Future Problem Solvers Crowned International Champs
Team competed against 58 others to win the first Junior Division Championship in Mahwah history
For the first time since the international conference was founded in 1974, the Future Problem Solving Program has a Junior division championship team from New Jersey. That team is made up of sixth graders from Ramapo Ridge Middle School.
The team of five placed first out of 58 teams competing from across the United States, and from countries around the world, like Great Britain, Australia, New Zealand, Singapore and China.
“I still can’t believe we won,” team member Miranda Perez said. “It is just a great feeling, like we really accomplished something.”
The 2012 International Future Problem Solving Conference was held at Indiana University over four days earlier this month. The competition asks teams to each create a booklet tackling a real-world issue, and come up with solutions for it.
After being presented with a topic, the team had two hours to identify 16 related problems that exist and one main underlying problem, come up with 16 possible solutions to the problems they identified. The team also had to figure out criteria on which it could judge each solution, and use that criteria to rank their solutions. The team then needed to create an action plan describing how they would implement their solution to the problem.
“There is a very exact science to the way the booklet is put together,” FPS coach Jo Ellen Wall said. “By the time they include everything they need to in the exact way that it needs to be outlined, the result is very elaborate.”
The team has been preparing for the International Conference since it started meeting during school last October. The team was given scenarios for two practice booklets, one state qualifying booklet, a state competition booklet, and an international competition booklet. The team spent the year researching topics, and practicing booklet composition in preparation for competition. The team won the bid to go to the international conference after winning first place at the state competition earlier this year.
In Indiana, the topic was pharmaceuticals. Junior division teams, made up of fourth through sixth graders, tackled a scenario surrounding a hypothetical medication that had not yet been approved. The Ridge team identified ways the pill could be improved so that it could be sold on the international market.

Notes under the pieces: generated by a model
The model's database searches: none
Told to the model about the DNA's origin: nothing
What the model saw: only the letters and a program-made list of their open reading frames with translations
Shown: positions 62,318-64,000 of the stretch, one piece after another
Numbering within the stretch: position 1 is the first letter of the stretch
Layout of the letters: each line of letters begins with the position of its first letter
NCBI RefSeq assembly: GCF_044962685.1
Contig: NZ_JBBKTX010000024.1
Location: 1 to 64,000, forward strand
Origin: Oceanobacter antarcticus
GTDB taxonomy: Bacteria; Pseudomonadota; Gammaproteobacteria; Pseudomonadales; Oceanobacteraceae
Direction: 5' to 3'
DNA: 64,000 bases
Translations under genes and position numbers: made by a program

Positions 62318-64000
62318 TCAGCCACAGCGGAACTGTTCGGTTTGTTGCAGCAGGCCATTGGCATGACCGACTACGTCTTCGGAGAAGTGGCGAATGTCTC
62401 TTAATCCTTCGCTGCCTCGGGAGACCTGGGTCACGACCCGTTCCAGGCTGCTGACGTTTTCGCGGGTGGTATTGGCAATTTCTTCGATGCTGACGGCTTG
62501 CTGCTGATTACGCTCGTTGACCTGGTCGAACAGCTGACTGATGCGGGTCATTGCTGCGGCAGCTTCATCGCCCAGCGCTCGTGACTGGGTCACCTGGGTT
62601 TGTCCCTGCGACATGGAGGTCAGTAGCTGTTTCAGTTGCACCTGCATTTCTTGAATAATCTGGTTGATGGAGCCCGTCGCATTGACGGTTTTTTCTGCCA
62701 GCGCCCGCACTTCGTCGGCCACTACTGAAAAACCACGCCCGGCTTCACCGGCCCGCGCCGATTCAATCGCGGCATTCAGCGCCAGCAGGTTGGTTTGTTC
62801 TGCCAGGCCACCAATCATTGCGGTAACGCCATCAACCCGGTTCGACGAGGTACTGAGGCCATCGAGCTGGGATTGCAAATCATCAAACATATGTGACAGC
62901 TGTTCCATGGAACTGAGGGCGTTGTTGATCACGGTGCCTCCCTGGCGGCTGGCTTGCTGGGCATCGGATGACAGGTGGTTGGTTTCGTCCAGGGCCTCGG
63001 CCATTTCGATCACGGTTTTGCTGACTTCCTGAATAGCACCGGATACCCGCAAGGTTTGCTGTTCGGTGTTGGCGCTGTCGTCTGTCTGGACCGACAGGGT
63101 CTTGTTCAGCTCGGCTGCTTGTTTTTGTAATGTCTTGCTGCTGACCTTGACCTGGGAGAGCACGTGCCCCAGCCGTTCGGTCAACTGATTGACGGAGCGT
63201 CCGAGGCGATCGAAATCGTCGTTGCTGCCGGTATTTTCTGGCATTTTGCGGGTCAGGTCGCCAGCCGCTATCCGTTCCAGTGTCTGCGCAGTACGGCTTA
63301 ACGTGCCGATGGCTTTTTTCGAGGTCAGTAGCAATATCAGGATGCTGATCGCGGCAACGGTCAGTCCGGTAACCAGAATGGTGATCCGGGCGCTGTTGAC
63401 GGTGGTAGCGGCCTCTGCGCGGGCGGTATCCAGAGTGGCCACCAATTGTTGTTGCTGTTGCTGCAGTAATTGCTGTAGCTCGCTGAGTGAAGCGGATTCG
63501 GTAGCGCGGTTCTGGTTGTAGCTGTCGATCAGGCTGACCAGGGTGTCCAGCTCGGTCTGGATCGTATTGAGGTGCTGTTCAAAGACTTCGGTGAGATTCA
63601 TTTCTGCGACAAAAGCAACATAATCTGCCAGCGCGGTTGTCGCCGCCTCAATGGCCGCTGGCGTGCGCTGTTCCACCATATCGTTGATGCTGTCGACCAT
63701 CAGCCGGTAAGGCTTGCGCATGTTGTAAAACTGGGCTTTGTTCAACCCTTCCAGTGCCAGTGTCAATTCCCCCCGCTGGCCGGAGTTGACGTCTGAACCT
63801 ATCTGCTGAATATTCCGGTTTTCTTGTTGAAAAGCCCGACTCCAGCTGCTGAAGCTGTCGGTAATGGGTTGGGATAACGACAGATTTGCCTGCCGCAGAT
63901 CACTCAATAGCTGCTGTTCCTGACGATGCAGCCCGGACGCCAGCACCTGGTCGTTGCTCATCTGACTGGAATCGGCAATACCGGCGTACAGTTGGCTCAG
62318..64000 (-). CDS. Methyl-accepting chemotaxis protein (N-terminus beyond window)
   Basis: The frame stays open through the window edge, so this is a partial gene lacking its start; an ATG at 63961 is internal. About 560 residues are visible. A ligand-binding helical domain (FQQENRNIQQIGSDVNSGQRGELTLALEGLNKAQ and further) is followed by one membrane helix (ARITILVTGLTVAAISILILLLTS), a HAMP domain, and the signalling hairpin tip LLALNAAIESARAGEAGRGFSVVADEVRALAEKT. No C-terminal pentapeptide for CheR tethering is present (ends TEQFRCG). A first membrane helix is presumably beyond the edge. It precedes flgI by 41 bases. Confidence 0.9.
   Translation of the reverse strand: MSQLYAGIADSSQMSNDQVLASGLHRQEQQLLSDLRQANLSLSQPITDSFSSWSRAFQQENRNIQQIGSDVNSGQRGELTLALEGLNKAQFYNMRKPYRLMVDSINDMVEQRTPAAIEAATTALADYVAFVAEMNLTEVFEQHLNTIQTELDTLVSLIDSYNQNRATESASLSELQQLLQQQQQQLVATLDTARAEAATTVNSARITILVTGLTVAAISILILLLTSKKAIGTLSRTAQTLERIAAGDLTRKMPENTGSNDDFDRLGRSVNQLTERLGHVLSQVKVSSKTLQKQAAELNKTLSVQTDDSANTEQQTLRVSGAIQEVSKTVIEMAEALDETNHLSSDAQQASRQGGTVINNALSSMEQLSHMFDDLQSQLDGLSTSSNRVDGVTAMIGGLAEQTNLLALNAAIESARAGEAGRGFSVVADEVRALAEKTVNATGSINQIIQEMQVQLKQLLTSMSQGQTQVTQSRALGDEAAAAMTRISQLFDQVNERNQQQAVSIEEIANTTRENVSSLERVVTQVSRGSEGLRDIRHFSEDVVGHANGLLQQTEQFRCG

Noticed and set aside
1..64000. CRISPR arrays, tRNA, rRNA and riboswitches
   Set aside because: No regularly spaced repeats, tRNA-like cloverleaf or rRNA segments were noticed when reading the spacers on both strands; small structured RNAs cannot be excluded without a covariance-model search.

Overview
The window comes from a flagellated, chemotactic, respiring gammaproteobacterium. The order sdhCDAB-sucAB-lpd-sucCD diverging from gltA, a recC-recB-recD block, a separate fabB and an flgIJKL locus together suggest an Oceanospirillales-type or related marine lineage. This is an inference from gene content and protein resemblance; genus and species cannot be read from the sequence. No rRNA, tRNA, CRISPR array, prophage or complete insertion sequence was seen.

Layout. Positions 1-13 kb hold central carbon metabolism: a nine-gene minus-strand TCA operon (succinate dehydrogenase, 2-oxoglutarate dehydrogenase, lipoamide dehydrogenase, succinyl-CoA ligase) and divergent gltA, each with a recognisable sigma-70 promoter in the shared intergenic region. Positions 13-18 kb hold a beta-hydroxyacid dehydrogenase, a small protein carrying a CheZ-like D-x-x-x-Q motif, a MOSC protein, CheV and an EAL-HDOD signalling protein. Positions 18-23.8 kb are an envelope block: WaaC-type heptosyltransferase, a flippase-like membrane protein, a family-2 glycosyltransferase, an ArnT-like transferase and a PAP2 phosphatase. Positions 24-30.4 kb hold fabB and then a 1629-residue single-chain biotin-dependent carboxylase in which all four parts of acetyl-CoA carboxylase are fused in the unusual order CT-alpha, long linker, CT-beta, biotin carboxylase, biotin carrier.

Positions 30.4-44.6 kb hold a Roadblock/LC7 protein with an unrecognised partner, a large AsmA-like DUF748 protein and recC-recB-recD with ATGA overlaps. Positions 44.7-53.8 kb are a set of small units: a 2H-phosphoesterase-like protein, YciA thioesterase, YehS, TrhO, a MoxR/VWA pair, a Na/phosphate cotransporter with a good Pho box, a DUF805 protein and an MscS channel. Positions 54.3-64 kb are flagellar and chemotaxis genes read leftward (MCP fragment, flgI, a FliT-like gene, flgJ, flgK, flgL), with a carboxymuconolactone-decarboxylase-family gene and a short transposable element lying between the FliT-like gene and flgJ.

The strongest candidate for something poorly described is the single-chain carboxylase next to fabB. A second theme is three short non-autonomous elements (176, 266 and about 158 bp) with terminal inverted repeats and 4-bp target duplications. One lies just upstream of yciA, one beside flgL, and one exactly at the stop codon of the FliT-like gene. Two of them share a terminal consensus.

During qualifying rounds earlier in the year, the team tackled issues like trade barriers, human rights and coral reefs.
The international conference was “definitely more intense,” than previous rounds, team member Emily Mayo said. “I love the competition, and we all bring different talents and strengths to it, so that’s good.”
Mayo and teammates Perez, Laura Pesanello, Sowmya Patapati and Rachel Lu are a first-year team. They meet during school, in their Gifted and Talented class.
This year, they traveled to the competition with other teams and individual competitors from the district, including sixth grader Amira Arora, who placed second during the “multi-affiliation” competition, which went on at the same time as the main IPS competition. Arora worked with teammates she had never met before from North Carolina and Ohio to create a booklet solving a different international problem. “They were really nice and I had a lot of fun doing it,” she said of her experience.
Each girl said she likes participating in the competition for a different reason.
“I like to be really creative, and you don’t always get to think that way in other classes,” Pesanello said.
“I like that this is something that could really happen in the future,” Perez said. “Maybe this pill will really be introduced one day, and we already solved all of these possible problems about it.”
Patapati said the team aspect was her favorite part of the experience. “We get to do this together. It’s fun.” Lu added that each member has a different job while compiling the booklet. “We each have something we need to do, and it doesn’t work if we are not all working together.”
“I love the exactness of this,” Mayo said. “When you are done and you know you’ve done it all right. I just love that perfect feeling.”
Now that they have a year's experience and an international championship title under their belts, the girls say they are excited to competing in a higher division next year. "There is always room to improve and do better," Perez said. "We will be competing against older kids and working on different scenarios, so there will definitely be new challenges next year," she said.
"Hopefully we can make it to the international competition and win again."